23. different clue

    The Clintonites and their millions of cult-members are the prime believers in “Putin Diddit” and the main drivers of enemyship against Russia within the Democratic Party.
    The only way the “Democratic Party” can be relieved of its Clinton-based antirussianitic racist antirussianites is if every last trace of Clintonite sewage, both leaders and followers, can be flushed, pressure-washed, purged and burned and disinfected from out of every corner of the Democratic Party.

    As long as even one speck of Clintonite sewage is permitted to remain within the party, that one Clintonite fece will conspire to re-Clintonise the party all over again.

  24. Willy

    …flushed, pressure-washed, purged and burned and disinfected from out of every corner of the Democratic Party.

    Hard to do when so many donors are backed up by slick talking ‘elite’ economists and expert social manipulators, and these creeps operate on both sides of the aisle with no particular loyalties to what either was supposed to stand for.

    Populist movements to restore a system of two loyal oppositions may have to be non-partisan, lest the PTB do their tribal machination thing.

  25. Binky

    What no one seems to understand is that this is the unification of international organized crime wealth. It has nothing to do with the peace movement, socialism, communism, or geopolitics other than the contribution of those subjects to the creation of an international oligarch union. Putin’s cronies got their overseas wealth frozen and have been exposed by a pair of breaches to the electronic security of firms that made that possible.

    The billionaires will fight it out much as they always have. All the projection and politicization is secondary or tertiary to getting the money flow back into operation. While the disorganization and dissolution of the West is a bonus for Putin’s interests, his main goals appears to be the end of the Magnitsky Act.

  26. Hugh

    I largely agree with Ian. Russia has a GDP 7% that of the US with 30% of that related to oil and gas. Siberia is 5 million square miles and has a population of 40 million. Russia itself has a population of 144 million and is 6.6 million square miles.

    The Cold War ended because of Gorbachev. Gorbachev was a great man who saw the senselessness of the Cold War and its unsustainability from a Russian point of view. He had a vision of a world beyond it and acted upon this.

    The USSR ended because of Yeltsin. Besides being a corrupt drunk, he was also a Russian nationalist. Keeping the SSRs would have meant the imminent loss of the majority status of the Great Russian ethnic group. Cutting loose the SSRs ensured the Great Russian majority in the Russian successor state.

    Gorbachev’s vision was betrayed by the Cold Warriors in Washington, notably George HW Bush (Bush I). Rather than ease the transition of Russia into Europe and the West, they continued to see Russia as an adversary and sought to weaken it to the point of insignificance. Meanwhile Yeltsin imported free market idiots like Larry Summers and Jeffrey Sachs. The resultant uncontrolled privatization of the Russian economy led directly to the rise of the oligarchs. And these two events together laid the foundation for the reversal of democracy and the rise of dictatorship in the form of a thug, albeit a Russian natinalist one, like Putin.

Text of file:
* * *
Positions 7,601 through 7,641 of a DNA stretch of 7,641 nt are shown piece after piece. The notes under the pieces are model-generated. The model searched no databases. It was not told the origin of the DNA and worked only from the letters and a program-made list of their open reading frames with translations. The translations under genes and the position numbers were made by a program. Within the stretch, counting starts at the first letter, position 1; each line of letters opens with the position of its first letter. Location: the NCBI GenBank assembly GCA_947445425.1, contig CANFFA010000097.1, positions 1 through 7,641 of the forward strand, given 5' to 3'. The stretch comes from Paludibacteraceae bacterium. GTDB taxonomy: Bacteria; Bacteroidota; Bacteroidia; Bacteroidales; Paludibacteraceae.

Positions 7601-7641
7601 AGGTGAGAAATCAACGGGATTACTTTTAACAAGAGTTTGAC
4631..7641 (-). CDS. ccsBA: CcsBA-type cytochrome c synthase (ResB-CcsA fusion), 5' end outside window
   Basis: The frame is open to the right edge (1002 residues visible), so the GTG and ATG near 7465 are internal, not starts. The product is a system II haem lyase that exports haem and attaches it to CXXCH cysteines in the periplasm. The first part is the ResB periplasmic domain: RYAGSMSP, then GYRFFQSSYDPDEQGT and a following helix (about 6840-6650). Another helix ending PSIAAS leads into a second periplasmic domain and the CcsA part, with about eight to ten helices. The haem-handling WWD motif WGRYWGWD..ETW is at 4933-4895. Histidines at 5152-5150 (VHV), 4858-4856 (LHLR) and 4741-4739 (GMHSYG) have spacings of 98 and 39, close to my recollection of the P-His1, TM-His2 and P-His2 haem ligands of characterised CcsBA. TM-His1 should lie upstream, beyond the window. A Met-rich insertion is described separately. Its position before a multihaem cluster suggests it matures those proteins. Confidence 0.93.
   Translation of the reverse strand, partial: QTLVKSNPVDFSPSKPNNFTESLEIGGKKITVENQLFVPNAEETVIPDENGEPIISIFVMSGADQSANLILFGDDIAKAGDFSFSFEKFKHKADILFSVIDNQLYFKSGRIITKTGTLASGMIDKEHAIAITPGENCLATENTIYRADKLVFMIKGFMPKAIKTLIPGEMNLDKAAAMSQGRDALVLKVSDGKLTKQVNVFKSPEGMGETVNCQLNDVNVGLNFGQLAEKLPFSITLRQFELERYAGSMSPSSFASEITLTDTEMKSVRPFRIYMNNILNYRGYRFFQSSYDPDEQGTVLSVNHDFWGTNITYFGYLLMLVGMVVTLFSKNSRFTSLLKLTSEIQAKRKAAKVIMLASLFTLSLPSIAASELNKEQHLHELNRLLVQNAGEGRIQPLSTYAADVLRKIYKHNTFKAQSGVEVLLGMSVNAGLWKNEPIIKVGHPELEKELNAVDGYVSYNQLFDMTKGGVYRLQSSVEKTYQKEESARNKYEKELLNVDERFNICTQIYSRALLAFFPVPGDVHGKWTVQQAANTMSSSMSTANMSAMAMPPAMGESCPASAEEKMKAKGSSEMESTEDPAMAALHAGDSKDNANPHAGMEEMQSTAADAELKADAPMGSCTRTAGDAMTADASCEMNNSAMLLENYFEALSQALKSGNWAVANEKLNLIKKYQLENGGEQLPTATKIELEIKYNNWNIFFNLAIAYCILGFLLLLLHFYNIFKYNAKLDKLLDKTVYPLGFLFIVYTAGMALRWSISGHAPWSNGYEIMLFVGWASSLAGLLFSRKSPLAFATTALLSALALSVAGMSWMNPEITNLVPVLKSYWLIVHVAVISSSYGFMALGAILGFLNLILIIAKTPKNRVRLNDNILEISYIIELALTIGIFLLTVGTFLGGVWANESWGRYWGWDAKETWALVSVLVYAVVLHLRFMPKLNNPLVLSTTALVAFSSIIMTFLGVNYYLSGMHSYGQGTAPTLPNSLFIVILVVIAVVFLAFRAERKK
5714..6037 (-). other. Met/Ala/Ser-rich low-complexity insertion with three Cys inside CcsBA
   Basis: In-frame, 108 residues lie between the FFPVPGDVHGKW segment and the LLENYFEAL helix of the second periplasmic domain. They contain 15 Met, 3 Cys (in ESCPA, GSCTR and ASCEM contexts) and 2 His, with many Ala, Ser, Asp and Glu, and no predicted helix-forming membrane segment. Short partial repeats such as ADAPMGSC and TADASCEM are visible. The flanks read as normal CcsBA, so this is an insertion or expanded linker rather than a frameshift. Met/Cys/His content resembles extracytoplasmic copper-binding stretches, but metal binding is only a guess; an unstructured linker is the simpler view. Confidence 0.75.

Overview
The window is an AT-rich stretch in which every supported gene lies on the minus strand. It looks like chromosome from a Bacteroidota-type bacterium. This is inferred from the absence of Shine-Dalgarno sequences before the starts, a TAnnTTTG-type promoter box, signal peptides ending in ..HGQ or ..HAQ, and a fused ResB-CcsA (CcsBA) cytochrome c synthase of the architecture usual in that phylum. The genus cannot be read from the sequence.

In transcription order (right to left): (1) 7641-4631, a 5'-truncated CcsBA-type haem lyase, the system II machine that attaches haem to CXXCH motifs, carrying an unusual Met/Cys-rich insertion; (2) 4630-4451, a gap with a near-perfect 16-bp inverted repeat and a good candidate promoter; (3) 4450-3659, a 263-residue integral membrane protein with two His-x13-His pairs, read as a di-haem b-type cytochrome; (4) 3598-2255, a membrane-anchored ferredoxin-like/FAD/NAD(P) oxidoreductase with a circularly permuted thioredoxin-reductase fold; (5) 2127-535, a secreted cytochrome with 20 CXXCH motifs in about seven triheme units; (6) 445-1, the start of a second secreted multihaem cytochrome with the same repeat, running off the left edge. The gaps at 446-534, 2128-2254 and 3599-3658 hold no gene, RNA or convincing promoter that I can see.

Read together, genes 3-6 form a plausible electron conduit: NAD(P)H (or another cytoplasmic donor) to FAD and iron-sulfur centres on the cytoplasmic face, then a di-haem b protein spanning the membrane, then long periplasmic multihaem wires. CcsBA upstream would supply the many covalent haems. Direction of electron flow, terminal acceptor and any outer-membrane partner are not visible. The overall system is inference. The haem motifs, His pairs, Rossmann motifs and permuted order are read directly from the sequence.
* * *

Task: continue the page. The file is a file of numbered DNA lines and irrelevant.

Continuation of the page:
The Eastern expansion of NATO was seen as critically important to several Eastern European countries, most notably Poland, and some of the former SSRs, principally the Baltics. All this would have been a lot less problematic if the eventual inclusion of Russia as NATO’s eastern anchor had ever been seriously entertained by Western planners. But it was not. Western military and economic policy rather than stabilizing NATO’s eastern flank tended instead to destabilize it. In constructing an Eastern European policy without Russia, it all became about countering Russia. Otherwise why have it? If you were a Russian, it would be hard not to notice and react to this.

    I do not like Putin, but I have great respect and affection for Russians. The current conflict with Russia is manufactured, unnecessary, and unwise –for both sides. The Russians did meddle in our elections, but their meddling was minor compared to Israel’s/AIPAC’s 800 pound gorilla in the room interference. At the same time, I do not trust our mentally impaired President to conduct any policy, foreign or domestic, with anyone on anything. So I do not support his Russia policy. Nor can I say I support anything our hysterical elites have to offer either.

  27. different clue


    Are you sure that George “Opium Poppy” Bush betrayed the Reagan-Gorbachev gentleman’s agreement on no NATO expansion? I thought “Poppy” continued it. I know “Poppy” went to Ukraine and delivered a speech against independence for Ukraine in the upcoming referendum there. It was derided as the “Chicken Kiev” speech.